Following Morning Prayer and the greeting from Archbishop Myers, the conference reconvened in morning session in the auditorium of the Archdiocesan chancery office.
The first speaker, Sister Elaine, ASSP, reflected on the experience of her religious community, All Saints Sisters of the Poor. A long-established order in the Church of England, the sisters first came to Baltimore in 1872, have been in Baltimore continuously ever since, and were received into full communion last September by Archbishop O’Brien of Baltimore.
As Sister Elaine explained, much of the sisters’ daily life remains unchanged, as Archbishop O’Brien had instructed them “keep doing what you’re doing.” For example, the form of their daily office remains unchanged, with the Sisters offering the liturgy of the hours six times daily as a community. Sister Elaine’s presentation was filled with joy, and was frequently punctuated with laughter, as when she explained that not every one understands the monastic life, as demonstrated by the advice she received to “get a job,” perhaps teaching in a Catholic school.
Sister Elaine describes her community’s journey into full communion matter-of-factly as “becoming Roman Catholic.” Sister emphasized the importance of promoting vocations to the religious life and said that she was counting on the parishes represented in the room to send her at least one postulant.
Next up on the program was Dr. William Oddie’s presentation on the important role of influential and literarily sophisticated Anglican converts in Catholic apologetics. Dr. Oddie is a well respected and widely published Church of England clergyman who was received into full communion in 1991.
What could have been a disappointing experience was transformed into a particularly edifying and entertaining experience when, on learning that for health reasons he would be unable to travel to Newark, Dr. Oddie asked Father Allan Hawkins to deliver the paper for him. Today, Fr. Hawkins is best known to us as the pastor of St. Mary the Virgin, the Pastoral Provision parish in Arlington, Texas. Earlier, Fathers Oddie and Hawkins had served together in England, and clearly know each other well. Fr. Hawkins’ annotated reading of the paper brought to life Dr. Oddie’s animated reflections on Chesterton, and the synergy of Chesterton, Oddie and Hawkins greatly exceeded the sum of the parts.
Following a thorough and thoroughly entertaining discussion of Newman and Chesterton, Oddie’s paper went to on to discuss more recent developments. Dr. Oddie made clear his view that last fall, Pope Benedict suddenly accelerated the timetable for the publication of Anglicanorum Coetibus, before its intent could be frustrated by those who oppose the new Apostolic Constitution.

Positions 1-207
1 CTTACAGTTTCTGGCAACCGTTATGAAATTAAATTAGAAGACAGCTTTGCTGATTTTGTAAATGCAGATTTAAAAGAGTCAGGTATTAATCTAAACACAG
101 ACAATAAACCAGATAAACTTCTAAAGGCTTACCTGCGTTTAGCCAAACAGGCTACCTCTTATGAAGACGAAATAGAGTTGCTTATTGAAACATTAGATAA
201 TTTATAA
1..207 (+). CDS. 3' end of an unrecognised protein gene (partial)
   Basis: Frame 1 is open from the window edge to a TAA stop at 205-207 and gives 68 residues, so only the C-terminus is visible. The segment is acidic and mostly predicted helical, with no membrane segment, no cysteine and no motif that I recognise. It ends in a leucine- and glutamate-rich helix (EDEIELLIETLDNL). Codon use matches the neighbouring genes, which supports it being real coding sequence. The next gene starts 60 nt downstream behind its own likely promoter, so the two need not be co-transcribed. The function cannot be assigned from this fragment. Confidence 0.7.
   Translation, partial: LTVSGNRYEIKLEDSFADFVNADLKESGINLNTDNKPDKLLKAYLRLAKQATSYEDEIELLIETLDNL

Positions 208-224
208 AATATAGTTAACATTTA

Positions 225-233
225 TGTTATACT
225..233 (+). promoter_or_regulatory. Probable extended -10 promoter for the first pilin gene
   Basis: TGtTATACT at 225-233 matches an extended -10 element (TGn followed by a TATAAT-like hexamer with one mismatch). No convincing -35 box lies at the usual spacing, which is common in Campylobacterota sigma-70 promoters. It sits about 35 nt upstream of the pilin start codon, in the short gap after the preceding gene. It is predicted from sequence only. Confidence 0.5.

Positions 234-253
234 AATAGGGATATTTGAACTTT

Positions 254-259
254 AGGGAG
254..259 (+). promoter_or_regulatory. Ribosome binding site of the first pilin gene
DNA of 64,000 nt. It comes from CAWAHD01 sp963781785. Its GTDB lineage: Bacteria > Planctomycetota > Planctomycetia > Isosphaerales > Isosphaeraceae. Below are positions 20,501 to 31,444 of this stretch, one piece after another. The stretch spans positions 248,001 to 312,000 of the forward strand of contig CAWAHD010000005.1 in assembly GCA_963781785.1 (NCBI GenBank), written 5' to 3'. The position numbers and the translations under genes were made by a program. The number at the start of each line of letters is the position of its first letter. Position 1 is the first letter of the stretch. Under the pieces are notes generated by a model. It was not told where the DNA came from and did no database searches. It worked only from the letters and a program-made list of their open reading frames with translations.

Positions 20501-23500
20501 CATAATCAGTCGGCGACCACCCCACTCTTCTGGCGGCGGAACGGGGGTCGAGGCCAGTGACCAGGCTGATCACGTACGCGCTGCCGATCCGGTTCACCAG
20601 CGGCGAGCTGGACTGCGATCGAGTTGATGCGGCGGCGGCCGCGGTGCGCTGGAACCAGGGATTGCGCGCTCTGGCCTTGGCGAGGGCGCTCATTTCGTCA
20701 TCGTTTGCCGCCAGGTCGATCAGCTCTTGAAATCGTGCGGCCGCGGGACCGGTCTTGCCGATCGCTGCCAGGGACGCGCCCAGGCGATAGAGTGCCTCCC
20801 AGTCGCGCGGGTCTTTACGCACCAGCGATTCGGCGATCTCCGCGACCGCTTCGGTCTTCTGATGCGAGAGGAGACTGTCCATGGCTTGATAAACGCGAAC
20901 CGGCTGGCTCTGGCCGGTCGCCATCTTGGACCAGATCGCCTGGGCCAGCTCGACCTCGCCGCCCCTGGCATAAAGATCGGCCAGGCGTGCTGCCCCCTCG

Lunch was an occasion for informal discussions, with clergy and lay people from ACA, other Continuing and Episcopalian parishes dining in small groups with Pastoral Provision folks.
The afternoon conference session was the annual tradition of the Anglican Use Pastors Panel. This is always a crowd favorite, as the audience has the opportunity to define the agenda. This year’s panelists were Fr. James Ramsey of Our Lady of Walsingham in Houston, Fr. Richard Bradford of St. Athanasius in Boston, Fr. Allan Hawkins of St. Mary the Virgin in Arlington, Fr. Jean Hart, SOLT, of St Anselm of Canterbury in Corpus Christi, Fr. Eric Bergman of St. Thomas More in Scranton, Fr. Ernest Davis of St. Therese Little Flower in Kansas City, and Deacon Oliver Vietor of St. Paul’s in Phoenix. In keeping with the issues of the day, questions and comments from the audience leaned heavily toward issues of priestly ordination and the future of the ordinariates.
Going into the pastors’ panel, most conference attendees probably had the sense that the mood of the room was a watchful and somewhat impatient eagerness for the Church “to get on with” the ordinariates. After hearing the tone and content of the questions, this mood was unmistakable.
Bishop Juan Ignacio Arrieta, a distinguished canon lawyer who serves as Secretary of the Pontifical Council for Legislative Texts, and who is the keynote speaker for the conference, was present for the Pastors' Panel and followed the discussion with animated interest.
Your humble scribe is a cradle Catholic who has worshiped in a Pastoral Provision parish for six years, and, like most Anglican Use parishioners, is eager for the U.S. ordinariate to be established. After talking with these conference attendees, I can see that the need is even greater among our Anglican brethren who are waiting. In a particularly challenging situation are the clergy of the ACA, other Continuing groups, and Episcopal Church groups who are working hard to serve the pastoral needs of the people, while at the same time holding their flocks together under extreme uncertainty about the timing. Let us hope that Rome is reading the blogs.
Further reports will be posted as time allows.